Contacting other Life in the Universe
by Phil Marks, May 2010
I don’t know if you are convinced by the numbers argument when it comes to intelligent life in the Universe (and
I don’t mean homo sapiens), but I certainly am. The numbers argument seems to me to be incontrovertible.
For example, it is generally accepted that there are 100 billion stars in our average galaxy (e.g. Cornell University). It is also generally accepted that there are of the order of 100
billion galaxies (e.g NASA). That means that there are 10,000 x 10^18
stars in the universe. Our sun is one of those stars.
Now, can we believe that we are unique in that vast number? Certainly not!
If only 1 in 10,000 stars had a remotely Earth-like planet in orbit, that would still give us
10^18 Earth-like planets in the universe. And if I was wrong by a
factor of a billion, then that still leaves a billion Earth-like planets. And, of course, who is to say that
only Earth-like planets can support intelligent life – “It may be life Jim, but not as we know it”?
Our Sun is considered to be an ‘average’ star. In all probability, our level of development as a life form falls
within the middle of the range from the most primitive to the most advanced of civilisations. So, there are
probably intelligent species in the universe who are trying to contact other such civilisations. Now, I am open
minded on the question of so-called UFOs. I believe that it is very possible that we as a race are observed by
advanced civilisations, and maybe even visited by them from time to time. That, however, is by-the-by.
Anyway, I occasionally think about the problem of contacting other civilisations. There is of course the
SETI project, which is analysing incoming radio noise for coherent signals. Let’s think beyond that though, and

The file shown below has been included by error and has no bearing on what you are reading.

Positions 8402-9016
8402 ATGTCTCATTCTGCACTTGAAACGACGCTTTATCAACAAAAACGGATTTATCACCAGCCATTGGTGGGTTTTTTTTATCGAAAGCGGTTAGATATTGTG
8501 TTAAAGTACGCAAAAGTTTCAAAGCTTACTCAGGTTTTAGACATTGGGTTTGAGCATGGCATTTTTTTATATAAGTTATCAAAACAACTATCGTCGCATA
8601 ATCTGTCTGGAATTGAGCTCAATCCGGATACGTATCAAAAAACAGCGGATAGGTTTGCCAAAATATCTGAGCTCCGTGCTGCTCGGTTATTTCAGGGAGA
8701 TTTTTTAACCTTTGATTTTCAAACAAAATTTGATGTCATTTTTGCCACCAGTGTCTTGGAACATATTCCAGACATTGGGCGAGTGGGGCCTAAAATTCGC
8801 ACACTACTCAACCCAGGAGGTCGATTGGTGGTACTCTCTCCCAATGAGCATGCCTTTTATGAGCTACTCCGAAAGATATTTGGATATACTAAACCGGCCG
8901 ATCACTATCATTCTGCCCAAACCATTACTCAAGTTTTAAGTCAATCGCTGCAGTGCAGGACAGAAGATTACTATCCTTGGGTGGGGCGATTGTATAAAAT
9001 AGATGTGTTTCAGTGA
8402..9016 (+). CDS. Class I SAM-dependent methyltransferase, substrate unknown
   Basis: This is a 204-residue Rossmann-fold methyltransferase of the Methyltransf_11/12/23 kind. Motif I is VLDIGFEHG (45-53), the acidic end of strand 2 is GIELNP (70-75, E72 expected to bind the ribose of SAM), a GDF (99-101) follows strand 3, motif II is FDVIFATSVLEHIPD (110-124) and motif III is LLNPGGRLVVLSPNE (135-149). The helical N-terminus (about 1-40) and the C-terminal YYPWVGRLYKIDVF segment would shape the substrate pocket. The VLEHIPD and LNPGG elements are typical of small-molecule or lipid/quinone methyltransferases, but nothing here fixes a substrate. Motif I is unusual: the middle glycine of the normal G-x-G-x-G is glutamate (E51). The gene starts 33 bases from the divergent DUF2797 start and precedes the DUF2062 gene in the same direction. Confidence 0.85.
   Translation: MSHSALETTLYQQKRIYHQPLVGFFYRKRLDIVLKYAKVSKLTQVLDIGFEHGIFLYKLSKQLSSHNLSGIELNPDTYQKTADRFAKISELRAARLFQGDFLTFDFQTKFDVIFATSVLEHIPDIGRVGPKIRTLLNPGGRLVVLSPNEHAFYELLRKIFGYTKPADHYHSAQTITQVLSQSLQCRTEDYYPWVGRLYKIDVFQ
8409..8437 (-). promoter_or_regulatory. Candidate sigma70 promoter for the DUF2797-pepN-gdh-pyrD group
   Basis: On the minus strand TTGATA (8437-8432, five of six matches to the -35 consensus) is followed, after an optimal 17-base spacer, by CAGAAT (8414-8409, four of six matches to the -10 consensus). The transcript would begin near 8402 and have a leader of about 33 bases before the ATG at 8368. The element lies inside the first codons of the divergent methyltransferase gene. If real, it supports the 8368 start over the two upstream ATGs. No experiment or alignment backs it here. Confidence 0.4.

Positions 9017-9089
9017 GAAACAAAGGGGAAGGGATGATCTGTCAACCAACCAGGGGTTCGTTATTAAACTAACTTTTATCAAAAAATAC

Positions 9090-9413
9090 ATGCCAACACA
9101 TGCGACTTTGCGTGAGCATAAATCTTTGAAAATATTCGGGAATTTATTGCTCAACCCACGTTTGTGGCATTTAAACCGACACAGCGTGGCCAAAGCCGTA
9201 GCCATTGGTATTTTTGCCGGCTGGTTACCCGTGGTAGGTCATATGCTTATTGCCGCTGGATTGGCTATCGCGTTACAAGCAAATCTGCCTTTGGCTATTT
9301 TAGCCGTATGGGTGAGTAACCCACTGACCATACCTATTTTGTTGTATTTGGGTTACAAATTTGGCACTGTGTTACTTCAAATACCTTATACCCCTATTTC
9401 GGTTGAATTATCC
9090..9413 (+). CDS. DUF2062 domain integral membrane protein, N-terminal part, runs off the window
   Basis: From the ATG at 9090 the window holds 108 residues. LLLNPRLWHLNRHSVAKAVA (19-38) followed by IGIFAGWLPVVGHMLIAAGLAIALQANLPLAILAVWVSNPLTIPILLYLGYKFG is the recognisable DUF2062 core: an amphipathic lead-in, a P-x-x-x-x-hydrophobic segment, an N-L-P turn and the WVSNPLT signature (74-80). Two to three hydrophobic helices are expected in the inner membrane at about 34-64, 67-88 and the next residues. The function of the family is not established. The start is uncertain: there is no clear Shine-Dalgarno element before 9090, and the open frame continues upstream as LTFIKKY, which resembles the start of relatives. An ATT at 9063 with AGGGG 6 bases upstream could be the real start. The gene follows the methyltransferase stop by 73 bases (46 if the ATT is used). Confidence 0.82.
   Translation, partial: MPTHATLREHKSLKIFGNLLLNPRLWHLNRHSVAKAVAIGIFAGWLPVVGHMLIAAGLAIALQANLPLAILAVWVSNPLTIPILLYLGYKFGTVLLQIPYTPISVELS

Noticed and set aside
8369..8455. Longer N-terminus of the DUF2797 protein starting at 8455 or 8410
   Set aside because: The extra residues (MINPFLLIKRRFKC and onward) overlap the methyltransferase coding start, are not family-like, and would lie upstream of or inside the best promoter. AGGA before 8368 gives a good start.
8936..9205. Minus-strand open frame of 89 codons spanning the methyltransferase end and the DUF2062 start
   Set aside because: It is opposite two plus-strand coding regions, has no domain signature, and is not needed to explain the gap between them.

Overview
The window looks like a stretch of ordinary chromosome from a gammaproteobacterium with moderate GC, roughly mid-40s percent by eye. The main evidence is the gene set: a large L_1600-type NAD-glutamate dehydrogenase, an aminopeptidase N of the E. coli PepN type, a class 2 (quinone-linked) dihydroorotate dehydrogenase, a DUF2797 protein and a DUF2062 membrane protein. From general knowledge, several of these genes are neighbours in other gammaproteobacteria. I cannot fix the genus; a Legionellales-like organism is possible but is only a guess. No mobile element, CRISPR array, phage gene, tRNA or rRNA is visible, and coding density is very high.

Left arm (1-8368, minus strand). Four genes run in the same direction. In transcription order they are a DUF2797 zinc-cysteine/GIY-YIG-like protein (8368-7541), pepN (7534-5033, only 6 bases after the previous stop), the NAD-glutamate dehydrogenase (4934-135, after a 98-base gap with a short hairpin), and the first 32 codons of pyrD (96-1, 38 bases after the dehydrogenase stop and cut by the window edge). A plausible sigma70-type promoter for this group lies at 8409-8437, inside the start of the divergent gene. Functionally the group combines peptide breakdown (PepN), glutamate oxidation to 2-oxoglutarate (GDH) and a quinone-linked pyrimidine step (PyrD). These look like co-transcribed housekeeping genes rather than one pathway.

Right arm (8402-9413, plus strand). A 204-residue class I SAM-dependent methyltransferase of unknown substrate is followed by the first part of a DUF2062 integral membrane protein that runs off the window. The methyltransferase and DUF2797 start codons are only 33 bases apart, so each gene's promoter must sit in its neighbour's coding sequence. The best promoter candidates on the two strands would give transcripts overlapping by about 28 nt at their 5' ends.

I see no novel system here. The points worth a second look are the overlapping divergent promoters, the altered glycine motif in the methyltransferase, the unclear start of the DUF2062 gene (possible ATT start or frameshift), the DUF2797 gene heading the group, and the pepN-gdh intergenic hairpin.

consider how, if we were an advanced civilisation in our galaxy, we might want to listen for other such
civilisations? I’ve been thinking about this for some time. The other morning, whilst staring at the coffee
percolator, an idea occurred to me.
What about a galactic listening post?
Why a listening post? The listening civilisation would have considered the inverse square law problem and come
up with the idea of a listening post. If we just sent widebeam signals traffic (e.g. radio) into space then the
inverse square law means that its intensity falls off very rapidly. But if we focused that transmission energy at a
particular point in space using very narrow beam transmission technology such as lasars then the intensity fall off
for a given power of transmission would fall off much more slowly with distance. We could also use infra-red lasars
as IR is not attenuated significantly by inter-stellar dust. That particular point in space we aimed at would be a
listening post, and would be a collector of signals traffic at a point in our galaxy.
Of course, we are also constrained by c, the speed of light. So how would an advanced civilisation view
this problem? We are also currently limited by our signals technology (say infra red lasar). In the future,
even on a scale of 100 years, what other technologies will we have? What more will we know about branes and
multivereses on the Planck scale, and black holes (for example) on the cosmic scale? On this front we are clearly
constrained by our technology.
The listening post location(s) would be chosen to be simple to identify from any point within the galaxy. Now,
this isn’t easy, as the galaxy looks different depending where you are located within it. So what would make a good
location for a listening post, in general terms?
Well, we do have beacons in the galaxy – they are just like lighthouses, and we call them pulsars. However, many
are ‘narrow beam’, and if you are not in the plane of that beam then you do not necessarily see them, unless they
illuminate other objects nearby (e.g. gas clouds). NASA have recently discovered 17 so-called millisecond pulsars
in our galaxy using the Fermi Gamma Ray Telescope.
Pulsars, as so-called ‘radio loud neutron stars’, have other useful properties in the context of listening posts
– their strong gravitational fields would concentrate incoming signals traffic. So, if I was an advanced
civilisation setting up a listening post, it would have to be near to and in a stable orbit around a neutron star
(and that means very high orbital velocities). Further, there would have to be several of them, to ensure that at
least one was visible in the plane of the observer (us) and not obscured say by the galactic nucleus.
One more question. Would the listening post location also be a good point from which to originate transmissions?
Our researchers are crawling all over the signals from pulsars, but maybe we should be looking even deeper, for
other lower intensity signals traffic from the location of pulsars. Perhaps we could start to move this problem
forward if we start to think from the point of view of an advanced civilization? What are the chances of
that, I wonder?
© 2010 Phil Marks